Rattling Blanket Woman

Rattling Blanket Woman or Ta-sina Hlahla Win (1814-1844) was the mother of Crazy Horse. She may have been a member of either of the One Horn or Lone Horn families, leaders of the Miniconjou.

In 1844, while out hunting buffalo, Rattling Blanket Woman's husband, Waglula (Worm) helped defend a Lakota village under attack by the Crow. He was given three wives by the village head man, Corn-- Iron Between Horns, Kills Enemy, and Red Leggins. They were Corn's daughters, and their mother had been killed in the attack.

Unfortunately, when Waglula returned with the new wives, Rattling Blanket Woman, who had been unsuccessful in conceiving a new child, thought she had lost favor with her husband, and hung herself. Waglula went into mourning for four years. Rattling Blanket Woman's sister, Good Looking Woman, came to offer herself as a replacement wife, and stayed on to raise Crazy Horse.

Other articles related to "rattling blanket woman, woman":

Crazy Horse - Early Life - Family
... took it after having a vision.) His mother was Rattling Blanket Woman (born 1814) ... Rattling Blanket Woman was the daughter of Black Buffalo and White Cow (also known as Iron Cane) ... Her older siblings were Lone Horn (born 1790–1795, died 1875) and Good Looking Woman (born 1810) ...

Famous quotes containing the words woman, rattling and/or blanket:

    ... the sentimentalist ... exclaims: “Would you have a woman step down from her pedestal in order to enter practical life?” Yes! A thousand times, yes! If we can really find, after a careful search, any women mounted upon pedestals, we should willingly ask them to step down in order that they may meet and help to uplift their sisters. Freedom and justice for all are infinitely more to be desired than pedestals for a few.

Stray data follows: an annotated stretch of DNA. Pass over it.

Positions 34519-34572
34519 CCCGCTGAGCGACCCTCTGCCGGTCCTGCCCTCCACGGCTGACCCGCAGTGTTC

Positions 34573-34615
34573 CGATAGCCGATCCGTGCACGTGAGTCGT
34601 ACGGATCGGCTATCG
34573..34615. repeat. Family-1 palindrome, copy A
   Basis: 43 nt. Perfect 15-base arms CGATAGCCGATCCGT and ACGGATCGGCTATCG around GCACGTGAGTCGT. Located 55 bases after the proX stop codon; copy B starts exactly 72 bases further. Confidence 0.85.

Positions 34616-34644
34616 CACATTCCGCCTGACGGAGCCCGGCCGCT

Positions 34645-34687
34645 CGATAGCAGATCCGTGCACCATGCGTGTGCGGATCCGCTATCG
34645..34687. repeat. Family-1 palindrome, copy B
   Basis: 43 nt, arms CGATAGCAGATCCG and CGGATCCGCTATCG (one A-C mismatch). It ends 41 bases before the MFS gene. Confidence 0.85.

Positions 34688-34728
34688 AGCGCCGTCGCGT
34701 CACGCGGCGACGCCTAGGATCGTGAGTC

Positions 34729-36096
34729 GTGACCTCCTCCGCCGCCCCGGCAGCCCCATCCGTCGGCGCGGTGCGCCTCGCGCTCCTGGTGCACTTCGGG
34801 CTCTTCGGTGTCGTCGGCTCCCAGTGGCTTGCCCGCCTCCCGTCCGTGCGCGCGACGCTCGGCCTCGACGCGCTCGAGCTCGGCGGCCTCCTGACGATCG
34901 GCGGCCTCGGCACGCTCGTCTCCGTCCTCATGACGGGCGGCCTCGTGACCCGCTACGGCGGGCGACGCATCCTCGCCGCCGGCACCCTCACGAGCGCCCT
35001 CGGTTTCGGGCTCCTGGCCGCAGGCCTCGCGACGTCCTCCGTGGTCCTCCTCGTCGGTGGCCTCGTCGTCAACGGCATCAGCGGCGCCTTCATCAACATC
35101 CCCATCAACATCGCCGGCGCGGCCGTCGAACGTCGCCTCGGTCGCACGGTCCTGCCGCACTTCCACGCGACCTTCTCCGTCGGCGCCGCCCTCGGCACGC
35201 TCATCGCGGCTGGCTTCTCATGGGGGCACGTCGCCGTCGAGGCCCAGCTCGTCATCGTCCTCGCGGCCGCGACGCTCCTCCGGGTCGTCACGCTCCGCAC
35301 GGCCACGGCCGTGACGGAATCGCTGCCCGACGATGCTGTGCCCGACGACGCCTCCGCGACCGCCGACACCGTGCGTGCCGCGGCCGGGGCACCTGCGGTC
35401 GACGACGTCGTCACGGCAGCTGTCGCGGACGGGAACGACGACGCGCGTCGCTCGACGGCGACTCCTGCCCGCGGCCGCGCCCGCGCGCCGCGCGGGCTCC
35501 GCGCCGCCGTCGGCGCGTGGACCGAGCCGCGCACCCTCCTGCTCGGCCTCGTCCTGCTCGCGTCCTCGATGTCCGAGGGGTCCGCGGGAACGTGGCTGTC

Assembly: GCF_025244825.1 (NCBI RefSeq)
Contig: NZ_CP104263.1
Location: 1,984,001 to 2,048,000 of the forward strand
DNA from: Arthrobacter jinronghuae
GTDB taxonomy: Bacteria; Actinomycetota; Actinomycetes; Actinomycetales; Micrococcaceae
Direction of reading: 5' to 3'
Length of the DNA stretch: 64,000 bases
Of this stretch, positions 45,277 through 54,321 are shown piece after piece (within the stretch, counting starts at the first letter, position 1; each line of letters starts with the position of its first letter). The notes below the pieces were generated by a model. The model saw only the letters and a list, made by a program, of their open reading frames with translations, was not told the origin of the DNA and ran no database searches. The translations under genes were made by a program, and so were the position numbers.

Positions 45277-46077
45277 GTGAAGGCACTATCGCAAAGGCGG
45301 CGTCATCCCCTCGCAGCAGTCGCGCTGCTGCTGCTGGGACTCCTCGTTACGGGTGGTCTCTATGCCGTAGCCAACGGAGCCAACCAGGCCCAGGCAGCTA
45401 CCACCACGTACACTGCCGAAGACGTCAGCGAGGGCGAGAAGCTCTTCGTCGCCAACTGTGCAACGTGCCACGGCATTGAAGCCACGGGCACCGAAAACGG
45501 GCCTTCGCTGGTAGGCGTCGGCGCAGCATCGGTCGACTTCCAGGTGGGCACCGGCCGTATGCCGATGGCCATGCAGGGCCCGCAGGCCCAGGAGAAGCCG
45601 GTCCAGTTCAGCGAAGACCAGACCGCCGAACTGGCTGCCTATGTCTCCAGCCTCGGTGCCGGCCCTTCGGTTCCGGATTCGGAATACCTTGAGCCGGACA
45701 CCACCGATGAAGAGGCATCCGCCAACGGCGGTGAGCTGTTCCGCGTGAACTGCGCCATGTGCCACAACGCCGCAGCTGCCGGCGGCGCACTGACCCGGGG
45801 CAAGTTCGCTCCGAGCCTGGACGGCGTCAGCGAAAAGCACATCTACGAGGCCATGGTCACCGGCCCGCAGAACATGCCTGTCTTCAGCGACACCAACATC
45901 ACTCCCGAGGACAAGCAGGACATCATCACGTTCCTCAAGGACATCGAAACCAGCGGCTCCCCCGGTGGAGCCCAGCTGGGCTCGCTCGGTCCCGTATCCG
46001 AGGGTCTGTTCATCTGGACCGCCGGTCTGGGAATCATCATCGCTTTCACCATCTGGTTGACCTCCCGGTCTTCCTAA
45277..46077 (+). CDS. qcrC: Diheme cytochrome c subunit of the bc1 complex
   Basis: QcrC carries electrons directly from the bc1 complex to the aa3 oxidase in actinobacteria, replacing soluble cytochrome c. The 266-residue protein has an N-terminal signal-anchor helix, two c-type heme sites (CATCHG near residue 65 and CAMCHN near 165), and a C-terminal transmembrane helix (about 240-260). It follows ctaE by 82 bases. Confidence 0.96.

Bertha Honore Potter Palmer (1849–1918)

    You that do search for every purling spring
    Which from the ribs of old Parnassus flows,
    And every flower, not sweet perhaps, which grows
    Near thereabouts into your poesy wring;
    You that do dictionary’s method bring
    Into your rhymes, running in rattling rows;
    Sir Philip Sidney (1554–1586)

    We agree fully that the mother and unborn child demand special consideration. But so does the soldier and the man maimed in industry. Industrial conditions that are suitable for a stalwart, young, unmarried woman are certainly not equally suitable to the pregnant woman or the mother of young children. Yet “welfare” laws apply to all women alike. Such blanket legislation is as absurd as fixing industrial conditions for men on a basis of their all being wounded soldiers would be.
    National Woman’s Party, quoted in Everyone Was Brave. As, ch. 8, by William L. O’Neill (1969)